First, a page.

Firesheep sniff tool prompts Facebook warning

Summary:Social networking site Facebook has advised users to take care when using open Wi-Fi networks following the publication of a tool that will allow a hacker to hijack a user browser session.The tool, called Firesheep, allows people to intercept cookies and impersonate users of a number of sites, including Facebook and Twitter, according to its developer Eric Butler.

Social networking site Facebook has advised users to take care when using open Wi-Fi networks following the publication of a tool that will allow a hacker to hijack a user browser session.

The tool, called Firesheep, allows people to intercept cookies and impersonate users of a number of sites, including Facebook and Twitter, according to its developer Eric Butler.

Facebook said on Wednesday that it had an ongoing project to encrypt user sessions using Secure Sockets Layer (SSL), an encryption protocol that is a precursor to Transport Layer Security (TLS).

"We have been making progress testing SSL access across Facebook and hope to provide it as an option in the coming months," said the company in a statement. "As always, we advise people to use caution when sending or receiving information over unsecured Wi-Fi networks."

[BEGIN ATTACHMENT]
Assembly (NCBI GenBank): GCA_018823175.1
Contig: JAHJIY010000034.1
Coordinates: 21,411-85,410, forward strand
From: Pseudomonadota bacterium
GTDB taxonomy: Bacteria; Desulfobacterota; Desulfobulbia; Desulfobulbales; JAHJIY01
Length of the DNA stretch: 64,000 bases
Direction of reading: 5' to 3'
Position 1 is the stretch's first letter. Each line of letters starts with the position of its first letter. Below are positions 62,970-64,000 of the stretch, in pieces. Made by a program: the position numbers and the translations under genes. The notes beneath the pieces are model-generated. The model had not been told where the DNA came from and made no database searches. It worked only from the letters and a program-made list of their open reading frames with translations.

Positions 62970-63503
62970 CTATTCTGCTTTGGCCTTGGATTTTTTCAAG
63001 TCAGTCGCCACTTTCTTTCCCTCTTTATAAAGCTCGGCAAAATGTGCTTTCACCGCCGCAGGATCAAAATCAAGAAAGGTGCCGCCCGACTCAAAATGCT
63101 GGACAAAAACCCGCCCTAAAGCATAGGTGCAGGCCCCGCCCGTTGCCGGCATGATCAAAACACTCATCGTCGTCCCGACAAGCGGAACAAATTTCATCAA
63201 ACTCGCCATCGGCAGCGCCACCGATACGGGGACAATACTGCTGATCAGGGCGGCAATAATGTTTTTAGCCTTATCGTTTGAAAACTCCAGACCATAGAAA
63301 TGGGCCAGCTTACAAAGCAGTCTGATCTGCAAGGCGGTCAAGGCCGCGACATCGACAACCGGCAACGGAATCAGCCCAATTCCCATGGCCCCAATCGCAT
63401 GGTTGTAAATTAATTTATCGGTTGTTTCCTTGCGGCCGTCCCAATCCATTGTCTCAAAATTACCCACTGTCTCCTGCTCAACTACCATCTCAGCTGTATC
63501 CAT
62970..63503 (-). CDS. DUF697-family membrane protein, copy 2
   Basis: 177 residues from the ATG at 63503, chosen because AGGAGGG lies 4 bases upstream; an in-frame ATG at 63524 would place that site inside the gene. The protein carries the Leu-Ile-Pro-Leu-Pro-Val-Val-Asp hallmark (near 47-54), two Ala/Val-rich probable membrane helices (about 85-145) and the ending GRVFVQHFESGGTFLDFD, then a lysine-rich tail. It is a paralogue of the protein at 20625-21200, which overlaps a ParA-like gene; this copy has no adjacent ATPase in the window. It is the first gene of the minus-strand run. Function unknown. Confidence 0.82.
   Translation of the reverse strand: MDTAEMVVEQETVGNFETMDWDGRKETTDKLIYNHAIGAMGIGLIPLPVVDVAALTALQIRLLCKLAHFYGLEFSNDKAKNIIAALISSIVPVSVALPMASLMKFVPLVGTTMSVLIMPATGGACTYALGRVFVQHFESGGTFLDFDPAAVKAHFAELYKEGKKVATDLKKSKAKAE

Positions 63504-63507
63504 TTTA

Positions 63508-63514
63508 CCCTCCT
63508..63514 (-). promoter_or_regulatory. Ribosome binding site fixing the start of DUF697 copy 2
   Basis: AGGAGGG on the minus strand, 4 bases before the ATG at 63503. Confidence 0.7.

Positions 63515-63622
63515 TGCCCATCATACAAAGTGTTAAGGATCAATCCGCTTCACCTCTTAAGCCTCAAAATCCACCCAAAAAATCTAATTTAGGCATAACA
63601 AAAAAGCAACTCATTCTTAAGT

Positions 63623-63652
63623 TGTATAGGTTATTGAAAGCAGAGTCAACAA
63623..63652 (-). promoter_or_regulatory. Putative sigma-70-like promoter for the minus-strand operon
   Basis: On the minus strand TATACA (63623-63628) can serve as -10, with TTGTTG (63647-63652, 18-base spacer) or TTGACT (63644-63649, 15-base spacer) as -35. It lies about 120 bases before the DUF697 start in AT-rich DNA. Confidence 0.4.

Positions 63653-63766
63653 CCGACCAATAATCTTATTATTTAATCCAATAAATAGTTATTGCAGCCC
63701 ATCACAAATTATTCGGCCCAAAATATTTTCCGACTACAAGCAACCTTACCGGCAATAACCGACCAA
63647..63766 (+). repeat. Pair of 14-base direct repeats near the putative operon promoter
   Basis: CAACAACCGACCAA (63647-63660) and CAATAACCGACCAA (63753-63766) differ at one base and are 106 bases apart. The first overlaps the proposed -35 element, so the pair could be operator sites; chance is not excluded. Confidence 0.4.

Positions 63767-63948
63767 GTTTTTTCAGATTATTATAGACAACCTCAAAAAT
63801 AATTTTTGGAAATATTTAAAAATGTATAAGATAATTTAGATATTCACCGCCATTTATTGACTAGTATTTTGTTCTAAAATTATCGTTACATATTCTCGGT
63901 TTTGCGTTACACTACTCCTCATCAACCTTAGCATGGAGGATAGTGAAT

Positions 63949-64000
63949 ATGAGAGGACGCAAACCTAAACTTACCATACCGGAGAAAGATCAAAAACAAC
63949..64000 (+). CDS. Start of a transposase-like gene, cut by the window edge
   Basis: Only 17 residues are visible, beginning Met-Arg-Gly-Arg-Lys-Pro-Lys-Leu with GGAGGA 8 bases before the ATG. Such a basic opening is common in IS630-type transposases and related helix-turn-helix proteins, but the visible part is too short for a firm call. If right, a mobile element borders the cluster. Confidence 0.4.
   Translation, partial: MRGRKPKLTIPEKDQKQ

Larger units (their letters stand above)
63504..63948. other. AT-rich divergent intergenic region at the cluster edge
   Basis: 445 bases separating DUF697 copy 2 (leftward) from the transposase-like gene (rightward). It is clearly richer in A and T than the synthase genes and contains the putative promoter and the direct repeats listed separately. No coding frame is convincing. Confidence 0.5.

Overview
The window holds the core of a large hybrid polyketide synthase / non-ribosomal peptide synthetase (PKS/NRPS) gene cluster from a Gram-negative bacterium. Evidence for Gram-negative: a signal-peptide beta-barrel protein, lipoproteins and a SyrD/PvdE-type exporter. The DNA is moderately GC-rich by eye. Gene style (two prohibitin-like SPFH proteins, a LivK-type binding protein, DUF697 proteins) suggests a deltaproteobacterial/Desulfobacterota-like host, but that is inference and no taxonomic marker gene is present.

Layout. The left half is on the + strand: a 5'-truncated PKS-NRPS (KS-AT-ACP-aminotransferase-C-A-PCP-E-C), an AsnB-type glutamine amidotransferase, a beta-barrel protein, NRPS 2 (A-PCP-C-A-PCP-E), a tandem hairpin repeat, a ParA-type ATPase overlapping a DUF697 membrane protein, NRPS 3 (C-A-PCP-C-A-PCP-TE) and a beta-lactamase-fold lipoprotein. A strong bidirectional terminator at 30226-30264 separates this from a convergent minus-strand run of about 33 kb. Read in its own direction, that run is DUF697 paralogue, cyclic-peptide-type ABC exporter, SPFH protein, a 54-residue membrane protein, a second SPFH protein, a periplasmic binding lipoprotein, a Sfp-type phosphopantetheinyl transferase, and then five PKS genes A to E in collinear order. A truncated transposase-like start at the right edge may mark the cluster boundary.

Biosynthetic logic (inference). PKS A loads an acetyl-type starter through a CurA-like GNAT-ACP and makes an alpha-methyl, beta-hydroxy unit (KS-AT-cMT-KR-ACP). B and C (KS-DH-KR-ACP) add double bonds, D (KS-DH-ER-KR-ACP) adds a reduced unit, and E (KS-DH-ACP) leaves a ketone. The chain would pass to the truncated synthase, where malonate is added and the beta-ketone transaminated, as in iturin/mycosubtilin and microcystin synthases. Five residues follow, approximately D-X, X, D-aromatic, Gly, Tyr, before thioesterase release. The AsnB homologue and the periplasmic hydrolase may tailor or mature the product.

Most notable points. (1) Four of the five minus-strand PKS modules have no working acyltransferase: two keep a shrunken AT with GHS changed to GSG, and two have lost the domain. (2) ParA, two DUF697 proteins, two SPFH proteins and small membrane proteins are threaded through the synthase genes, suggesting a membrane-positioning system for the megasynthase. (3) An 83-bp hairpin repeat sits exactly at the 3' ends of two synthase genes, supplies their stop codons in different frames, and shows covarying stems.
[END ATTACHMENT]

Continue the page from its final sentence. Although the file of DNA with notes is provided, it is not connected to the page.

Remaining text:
Firesheep is an extension to the Firefox browser. According to security company F-Secure, the tool scans local Wi-Fi networks and compiles a list of users who are logged into Facebook, Twitter, Google, Amazon, Dropbox, Evernote, Wordpress, Flickr, bit.ly and other services, by icon and username. By clicking on the icon and username, a hacker can hijack the session, and effectively take over the online persona of the victim.

"Will Firesheep be misused? Absolutely," said F-Secure chief research officer Mikko Hypponen in a Monday blog post. "Will it cause some of the above sites to go fully SSL? We hope so. Gmail did it earlier this year."

Amazon.co.uk had not responded to a request for comment at the time of writing.

Topics: Security

About

Tom is a technology reporter for ZDNet.com, writing about all manner of security and open-source issues.Tom had various jobs after leaving university, including working for a company that hired out computers as props for films and television, and a role turning the entire back catalogue of a publisher into e-books.Tom eventually found tha... Full Bio

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